March 09, 2022

You Asked, We Answered: A Look Back at 2021 and Ahead to 2022 for Nonprofit Grant Recipients

4 min

Dismas Locaria, a partner in Venable's Government Contracts Practice, recently hosted a webinar to address hot-button topics for nonprofit grant recipients. He took a look back at 2021, with a focus on Paycheck Protection Program (PPP) loan forgiveness, the China Initiative, and other regulatory updates. He also answered questions from participants who want to know more about what to expect in 2022.

Q. With respect to infrastructure-related funding, will nonprofits be eligible for funding set-asides based on an organization's profile (e.g., female leadership, minority representation, etc.)?

A. Typically, the answer is no. These profiles are not traditionally viewed or considered in the grant context. However, this is going to be something to keep an eye out for, as the current administration is more focused on these concepts than the previous one. Keep in mind that in the private foundation sector, these distinguishing profile features carry more weight. I have seen many funding opportunities from foundations and other private organizations that are specifically seeking to fund and support women- or minority-led/managed organizations.

Q. With the increased focus on climate change, any thoughts on whether Environmental, Social, and Governance (ESG) goals may be a consideration with respect to grants?

A. Again, not typically, but it's a good idea to get in front of the agencies issuing programmatic funds to see if you can help shape their priorities. This current administration is more inclined to consider ESG goals in funding applications.

Q. How do we cover costs under a minimum wage hike?

A. The hike is going to be applicable only if there is a provision included in your contract or cooperative agreement to comply with the new executive order. In a cooperative agreement, it's a cost-reimbursable vehicle, where you pass those costs directly to the government. This may put tension on your ceiling and program demands, but it should be fully reimbursed. I would examine how the increase might impact your budget and, if needed, seek to reallocate funds with your agreement officer. Ultimately, for those with cooperative agreements, the new wage increase should not be too much of a strain if you plan for it.

On the contracting side, do not accept a modification until you consult with your contracting officer to cover the costs added by the government. Regardless, for changes like this, you are entitled to request an equitable adjustment (REA). Make sure to capture/document these costs and present them to the government through an REA and, if necessary, a claim if the REA is denied.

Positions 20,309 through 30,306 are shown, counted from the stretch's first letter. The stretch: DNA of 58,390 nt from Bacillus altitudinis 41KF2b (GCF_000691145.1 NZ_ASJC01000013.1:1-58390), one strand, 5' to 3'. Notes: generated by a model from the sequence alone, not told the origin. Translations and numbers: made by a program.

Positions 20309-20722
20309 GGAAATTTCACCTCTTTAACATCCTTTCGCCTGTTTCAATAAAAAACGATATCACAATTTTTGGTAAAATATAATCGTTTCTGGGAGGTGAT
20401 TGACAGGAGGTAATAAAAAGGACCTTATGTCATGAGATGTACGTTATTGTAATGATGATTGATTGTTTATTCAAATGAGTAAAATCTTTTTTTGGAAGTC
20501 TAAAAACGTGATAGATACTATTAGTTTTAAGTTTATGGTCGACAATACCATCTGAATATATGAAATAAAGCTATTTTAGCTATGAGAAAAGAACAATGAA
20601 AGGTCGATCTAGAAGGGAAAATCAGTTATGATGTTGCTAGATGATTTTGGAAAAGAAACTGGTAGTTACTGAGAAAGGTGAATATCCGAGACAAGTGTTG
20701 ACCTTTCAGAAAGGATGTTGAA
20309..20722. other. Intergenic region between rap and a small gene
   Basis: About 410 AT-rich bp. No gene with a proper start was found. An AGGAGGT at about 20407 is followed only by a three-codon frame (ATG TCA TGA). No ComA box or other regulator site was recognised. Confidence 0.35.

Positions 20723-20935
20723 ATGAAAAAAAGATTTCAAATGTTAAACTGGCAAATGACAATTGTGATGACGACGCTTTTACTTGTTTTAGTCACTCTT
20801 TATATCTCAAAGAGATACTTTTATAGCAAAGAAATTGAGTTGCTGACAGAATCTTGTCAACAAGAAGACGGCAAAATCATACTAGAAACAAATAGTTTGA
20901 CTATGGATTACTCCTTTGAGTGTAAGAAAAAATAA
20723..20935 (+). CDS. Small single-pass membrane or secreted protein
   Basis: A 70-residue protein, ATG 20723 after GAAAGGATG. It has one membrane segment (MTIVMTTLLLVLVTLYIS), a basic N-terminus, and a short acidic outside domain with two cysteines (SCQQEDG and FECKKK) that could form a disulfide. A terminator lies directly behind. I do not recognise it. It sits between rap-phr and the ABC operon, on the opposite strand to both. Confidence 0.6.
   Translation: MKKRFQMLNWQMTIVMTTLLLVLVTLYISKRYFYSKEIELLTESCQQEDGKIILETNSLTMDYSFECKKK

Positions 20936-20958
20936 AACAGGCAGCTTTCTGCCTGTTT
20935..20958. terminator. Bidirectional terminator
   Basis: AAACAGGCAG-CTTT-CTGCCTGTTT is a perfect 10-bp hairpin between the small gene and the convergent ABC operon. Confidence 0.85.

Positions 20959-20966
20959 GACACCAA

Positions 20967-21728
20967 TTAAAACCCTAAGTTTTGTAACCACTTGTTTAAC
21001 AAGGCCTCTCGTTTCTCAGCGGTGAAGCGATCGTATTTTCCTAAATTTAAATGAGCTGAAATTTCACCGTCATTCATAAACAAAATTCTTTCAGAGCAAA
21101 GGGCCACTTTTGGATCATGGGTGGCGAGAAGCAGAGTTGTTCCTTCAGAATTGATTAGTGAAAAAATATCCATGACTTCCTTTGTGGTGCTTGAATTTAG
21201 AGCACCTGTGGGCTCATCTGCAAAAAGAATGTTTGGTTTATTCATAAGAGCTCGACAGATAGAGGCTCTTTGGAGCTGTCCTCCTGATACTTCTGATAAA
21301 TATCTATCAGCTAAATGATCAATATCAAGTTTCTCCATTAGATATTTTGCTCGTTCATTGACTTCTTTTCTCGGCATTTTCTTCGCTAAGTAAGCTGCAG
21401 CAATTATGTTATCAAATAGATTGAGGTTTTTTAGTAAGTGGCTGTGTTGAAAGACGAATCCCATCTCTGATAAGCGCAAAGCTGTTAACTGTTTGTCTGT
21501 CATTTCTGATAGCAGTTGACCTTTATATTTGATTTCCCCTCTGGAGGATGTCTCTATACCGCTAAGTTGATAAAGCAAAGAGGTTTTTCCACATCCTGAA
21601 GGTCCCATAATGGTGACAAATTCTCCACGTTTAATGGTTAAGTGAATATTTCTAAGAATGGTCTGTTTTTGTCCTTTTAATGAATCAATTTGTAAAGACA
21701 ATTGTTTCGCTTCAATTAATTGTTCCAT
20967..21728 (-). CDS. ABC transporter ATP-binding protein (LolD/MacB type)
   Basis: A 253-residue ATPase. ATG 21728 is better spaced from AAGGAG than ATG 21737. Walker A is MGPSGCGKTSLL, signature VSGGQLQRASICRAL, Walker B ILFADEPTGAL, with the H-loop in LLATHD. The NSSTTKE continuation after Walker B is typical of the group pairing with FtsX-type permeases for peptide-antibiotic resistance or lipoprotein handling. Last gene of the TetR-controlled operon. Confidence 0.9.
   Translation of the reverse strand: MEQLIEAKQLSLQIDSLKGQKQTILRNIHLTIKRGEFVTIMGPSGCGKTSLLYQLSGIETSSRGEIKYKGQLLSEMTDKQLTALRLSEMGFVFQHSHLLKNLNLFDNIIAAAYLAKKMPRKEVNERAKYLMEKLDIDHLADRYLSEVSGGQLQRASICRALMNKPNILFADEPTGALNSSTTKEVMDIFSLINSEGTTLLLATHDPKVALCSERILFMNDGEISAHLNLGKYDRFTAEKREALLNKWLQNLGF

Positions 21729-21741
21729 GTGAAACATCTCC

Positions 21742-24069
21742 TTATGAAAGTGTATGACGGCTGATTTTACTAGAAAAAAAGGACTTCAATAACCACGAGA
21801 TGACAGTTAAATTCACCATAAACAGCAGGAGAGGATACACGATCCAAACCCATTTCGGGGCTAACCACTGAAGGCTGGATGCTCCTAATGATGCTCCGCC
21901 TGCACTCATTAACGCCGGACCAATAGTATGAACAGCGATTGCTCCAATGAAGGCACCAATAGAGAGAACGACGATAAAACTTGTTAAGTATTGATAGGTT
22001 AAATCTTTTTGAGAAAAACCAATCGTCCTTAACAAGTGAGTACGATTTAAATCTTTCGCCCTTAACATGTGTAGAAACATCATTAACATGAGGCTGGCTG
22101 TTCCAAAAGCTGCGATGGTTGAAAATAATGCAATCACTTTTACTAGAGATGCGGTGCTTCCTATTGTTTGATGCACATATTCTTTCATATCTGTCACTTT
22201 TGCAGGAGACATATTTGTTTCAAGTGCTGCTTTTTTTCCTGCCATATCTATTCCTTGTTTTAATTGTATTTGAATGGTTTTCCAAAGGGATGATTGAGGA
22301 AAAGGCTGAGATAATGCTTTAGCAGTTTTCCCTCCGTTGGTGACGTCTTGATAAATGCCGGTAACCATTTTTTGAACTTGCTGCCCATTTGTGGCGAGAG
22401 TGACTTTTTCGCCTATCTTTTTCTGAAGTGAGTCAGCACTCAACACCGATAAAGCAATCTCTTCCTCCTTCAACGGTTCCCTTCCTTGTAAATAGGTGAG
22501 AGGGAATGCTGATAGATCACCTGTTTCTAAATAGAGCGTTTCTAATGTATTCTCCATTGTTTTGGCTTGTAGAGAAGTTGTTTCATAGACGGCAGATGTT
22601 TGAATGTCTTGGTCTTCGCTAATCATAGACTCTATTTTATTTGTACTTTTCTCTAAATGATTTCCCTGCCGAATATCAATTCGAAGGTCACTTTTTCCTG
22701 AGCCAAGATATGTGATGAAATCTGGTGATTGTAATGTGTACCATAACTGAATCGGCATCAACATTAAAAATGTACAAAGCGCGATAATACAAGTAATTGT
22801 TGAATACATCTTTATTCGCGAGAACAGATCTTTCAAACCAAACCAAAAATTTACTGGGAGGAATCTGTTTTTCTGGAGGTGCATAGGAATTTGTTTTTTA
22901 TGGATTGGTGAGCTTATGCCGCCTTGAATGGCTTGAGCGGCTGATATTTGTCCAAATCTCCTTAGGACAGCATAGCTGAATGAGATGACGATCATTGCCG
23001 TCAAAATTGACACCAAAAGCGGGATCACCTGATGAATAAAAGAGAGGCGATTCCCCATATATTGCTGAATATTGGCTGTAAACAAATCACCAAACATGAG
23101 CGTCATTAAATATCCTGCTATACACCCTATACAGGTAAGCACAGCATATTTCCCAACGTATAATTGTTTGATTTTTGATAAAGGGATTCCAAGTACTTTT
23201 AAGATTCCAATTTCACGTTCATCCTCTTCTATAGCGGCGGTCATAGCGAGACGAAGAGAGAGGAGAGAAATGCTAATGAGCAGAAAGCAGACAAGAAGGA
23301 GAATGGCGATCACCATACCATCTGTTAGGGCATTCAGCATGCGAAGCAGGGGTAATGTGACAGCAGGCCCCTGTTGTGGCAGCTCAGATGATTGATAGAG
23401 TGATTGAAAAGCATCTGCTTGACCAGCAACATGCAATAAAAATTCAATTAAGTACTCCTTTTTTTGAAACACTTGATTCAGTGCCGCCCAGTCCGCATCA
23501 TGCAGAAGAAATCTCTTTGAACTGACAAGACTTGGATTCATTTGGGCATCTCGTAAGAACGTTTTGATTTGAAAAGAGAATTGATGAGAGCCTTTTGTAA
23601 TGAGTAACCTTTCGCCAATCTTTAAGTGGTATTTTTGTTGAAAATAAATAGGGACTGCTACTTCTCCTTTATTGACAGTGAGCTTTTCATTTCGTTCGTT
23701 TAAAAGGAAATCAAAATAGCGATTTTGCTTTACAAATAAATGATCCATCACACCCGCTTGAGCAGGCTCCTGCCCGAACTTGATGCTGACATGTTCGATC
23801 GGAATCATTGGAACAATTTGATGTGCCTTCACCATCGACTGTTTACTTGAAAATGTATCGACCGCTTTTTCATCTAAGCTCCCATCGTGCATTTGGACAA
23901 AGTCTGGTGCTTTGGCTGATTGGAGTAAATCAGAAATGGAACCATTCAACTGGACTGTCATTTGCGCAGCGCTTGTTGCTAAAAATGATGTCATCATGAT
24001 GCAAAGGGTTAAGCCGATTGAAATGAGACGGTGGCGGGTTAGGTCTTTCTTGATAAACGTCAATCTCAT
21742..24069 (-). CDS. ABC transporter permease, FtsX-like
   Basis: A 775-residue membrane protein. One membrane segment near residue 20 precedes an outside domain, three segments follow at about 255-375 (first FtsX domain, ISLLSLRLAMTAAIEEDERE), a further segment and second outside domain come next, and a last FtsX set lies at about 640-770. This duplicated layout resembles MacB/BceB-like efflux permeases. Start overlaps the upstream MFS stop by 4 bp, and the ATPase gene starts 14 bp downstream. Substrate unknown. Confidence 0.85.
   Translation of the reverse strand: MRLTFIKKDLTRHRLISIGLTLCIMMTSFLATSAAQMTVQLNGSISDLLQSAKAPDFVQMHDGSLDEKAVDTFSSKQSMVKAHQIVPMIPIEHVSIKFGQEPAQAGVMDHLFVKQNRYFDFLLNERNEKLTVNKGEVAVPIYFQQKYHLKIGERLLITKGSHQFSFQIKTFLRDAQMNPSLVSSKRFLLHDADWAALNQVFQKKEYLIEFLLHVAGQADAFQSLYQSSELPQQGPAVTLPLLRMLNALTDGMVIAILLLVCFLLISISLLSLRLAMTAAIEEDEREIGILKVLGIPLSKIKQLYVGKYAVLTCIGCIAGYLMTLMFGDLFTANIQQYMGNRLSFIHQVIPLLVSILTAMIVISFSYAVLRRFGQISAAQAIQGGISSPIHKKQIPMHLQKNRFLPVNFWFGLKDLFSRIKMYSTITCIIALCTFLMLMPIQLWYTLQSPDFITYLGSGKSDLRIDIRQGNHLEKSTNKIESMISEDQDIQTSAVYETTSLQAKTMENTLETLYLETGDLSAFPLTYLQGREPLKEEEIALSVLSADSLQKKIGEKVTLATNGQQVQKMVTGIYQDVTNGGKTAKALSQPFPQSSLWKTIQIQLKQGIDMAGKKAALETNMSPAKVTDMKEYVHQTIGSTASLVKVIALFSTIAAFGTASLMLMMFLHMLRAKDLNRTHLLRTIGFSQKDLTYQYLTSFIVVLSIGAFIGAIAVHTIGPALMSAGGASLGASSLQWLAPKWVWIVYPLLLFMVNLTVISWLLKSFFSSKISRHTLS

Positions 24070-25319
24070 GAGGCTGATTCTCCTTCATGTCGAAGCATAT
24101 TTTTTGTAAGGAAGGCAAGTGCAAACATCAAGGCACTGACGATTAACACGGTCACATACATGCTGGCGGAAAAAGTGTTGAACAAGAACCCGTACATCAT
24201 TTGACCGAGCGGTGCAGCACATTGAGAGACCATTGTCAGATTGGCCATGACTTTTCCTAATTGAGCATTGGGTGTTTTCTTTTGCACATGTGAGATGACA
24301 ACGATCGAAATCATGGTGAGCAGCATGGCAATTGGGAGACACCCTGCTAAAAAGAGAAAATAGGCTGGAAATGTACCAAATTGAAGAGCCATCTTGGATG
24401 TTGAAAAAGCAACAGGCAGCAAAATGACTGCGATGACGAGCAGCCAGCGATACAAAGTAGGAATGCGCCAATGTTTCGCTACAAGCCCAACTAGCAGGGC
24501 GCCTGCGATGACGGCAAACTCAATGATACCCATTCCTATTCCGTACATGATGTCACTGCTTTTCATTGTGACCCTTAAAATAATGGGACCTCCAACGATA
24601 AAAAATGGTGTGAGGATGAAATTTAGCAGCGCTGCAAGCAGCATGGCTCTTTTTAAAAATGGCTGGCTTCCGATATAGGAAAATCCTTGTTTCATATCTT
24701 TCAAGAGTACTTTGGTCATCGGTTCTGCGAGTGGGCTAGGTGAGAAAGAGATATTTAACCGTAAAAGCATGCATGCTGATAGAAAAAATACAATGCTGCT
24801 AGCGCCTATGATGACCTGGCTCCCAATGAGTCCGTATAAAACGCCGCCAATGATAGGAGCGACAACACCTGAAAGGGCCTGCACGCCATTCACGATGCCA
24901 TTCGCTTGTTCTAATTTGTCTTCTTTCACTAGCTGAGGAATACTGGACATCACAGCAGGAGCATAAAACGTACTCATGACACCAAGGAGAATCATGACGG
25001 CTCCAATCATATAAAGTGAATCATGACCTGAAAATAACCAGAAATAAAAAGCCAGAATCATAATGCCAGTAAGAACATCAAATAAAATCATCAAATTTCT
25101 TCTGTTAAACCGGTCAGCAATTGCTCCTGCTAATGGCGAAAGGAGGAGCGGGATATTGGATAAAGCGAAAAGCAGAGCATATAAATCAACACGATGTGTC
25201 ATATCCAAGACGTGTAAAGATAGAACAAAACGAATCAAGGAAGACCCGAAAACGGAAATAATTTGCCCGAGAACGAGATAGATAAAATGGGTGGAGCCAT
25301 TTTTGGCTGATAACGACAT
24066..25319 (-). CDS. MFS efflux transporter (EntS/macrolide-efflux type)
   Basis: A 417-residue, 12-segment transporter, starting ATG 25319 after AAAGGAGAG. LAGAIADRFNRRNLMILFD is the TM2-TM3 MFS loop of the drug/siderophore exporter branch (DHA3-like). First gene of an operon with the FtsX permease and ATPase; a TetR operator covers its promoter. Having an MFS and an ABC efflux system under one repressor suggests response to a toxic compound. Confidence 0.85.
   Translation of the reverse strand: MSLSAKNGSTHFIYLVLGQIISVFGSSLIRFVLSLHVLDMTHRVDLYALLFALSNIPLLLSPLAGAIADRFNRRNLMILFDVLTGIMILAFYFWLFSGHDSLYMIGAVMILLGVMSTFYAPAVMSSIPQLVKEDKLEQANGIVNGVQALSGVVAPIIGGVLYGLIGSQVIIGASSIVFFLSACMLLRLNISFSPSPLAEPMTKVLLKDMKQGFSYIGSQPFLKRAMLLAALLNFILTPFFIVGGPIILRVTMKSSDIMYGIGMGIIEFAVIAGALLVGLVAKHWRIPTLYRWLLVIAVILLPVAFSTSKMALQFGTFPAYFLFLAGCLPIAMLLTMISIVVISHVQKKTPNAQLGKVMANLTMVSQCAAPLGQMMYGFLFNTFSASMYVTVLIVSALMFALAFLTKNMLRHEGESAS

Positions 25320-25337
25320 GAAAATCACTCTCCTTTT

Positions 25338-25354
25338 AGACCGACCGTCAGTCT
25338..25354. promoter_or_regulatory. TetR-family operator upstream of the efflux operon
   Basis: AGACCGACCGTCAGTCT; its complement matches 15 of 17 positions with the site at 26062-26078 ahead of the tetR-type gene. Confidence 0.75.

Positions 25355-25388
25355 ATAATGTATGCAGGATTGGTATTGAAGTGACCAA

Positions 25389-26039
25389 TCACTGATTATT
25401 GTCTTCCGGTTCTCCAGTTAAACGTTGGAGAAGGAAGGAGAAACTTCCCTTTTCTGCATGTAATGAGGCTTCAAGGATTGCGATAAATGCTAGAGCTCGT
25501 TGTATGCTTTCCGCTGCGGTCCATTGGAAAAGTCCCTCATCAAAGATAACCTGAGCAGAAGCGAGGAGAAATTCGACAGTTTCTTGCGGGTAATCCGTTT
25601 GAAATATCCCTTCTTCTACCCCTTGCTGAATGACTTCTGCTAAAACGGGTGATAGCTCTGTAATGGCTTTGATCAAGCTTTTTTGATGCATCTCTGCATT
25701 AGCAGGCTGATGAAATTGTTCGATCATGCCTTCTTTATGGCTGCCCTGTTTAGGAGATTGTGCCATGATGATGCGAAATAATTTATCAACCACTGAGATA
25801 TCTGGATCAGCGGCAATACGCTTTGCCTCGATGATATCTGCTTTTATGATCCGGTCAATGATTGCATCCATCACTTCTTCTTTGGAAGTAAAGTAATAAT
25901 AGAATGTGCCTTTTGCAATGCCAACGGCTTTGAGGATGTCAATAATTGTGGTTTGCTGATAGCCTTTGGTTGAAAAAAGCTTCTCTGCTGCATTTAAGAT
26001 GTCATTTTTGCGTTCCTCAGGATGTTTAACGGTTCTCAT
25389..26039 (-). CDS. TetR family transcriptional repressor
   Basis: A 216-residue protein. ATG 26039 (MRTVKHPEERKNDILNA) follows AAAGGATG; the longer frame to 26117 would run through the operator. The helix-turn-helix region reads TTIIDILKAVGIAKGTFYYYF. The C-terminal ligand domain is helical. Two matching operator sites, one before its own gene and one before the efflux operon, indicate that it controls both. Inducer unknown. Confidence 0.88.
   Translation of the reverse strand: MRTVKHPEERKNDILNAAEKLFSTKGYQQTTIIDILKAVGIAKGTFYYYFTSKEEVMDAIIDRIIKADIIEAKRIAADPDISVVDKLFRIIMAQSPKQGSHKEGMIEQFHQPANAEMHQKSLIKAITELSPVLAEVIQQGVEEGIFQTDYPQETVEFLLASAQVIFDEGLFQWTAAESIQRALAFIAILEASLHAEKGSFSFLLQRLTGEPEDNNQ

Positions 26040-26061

Q. Do you anticipate increased practices supporting data privacy and protection, aside from the Health Insurance Portability and Accountability Act (HIPAA)?

A. From a grant perspective, cybersecurity is a pressing issue and a growing area of concern. For example, the Department of Defense (DOD) is rolling out a Cybersecurity Maturity Model Certification (CMMC). With respect to HIPAA, I see this as an increasing area of concern, and I expect change on the horizon in the next five years. I don't see implementation anytime soon, however. It is a significant cost burden for grant recipients to overhaul their IT and cybersecurity systems. Pushing this for contractors has already been in the works through the CMMC program, which currently applies only to DOD contractors. This may eventually be applied to commercial contractors through efforts by the General Services Administration (GSA) programs, but even that is probably more than a few years out.

Q. Given the prevalent use of social media and the internet of things, should there be any concern that there may be an expectation of grantees securing cybersecurity insurance on top of business insurance?

A. Grantees should consider cyber insurance as an increasingly better business decision and include that in their indirect rates, although we likely won't see this expectation pushed by the government anytime soon. On the other hand, cyber is a more indirect means of acquiring information (versus a more direct channel, like economic espionage). We may start seeing more prevalence through research and development projects and/or via third-party actors trying to protect research projects and assets.

Click here to watch the full webinar and here to learn more about our Government Grants and Contracts for Nonprofits Practice.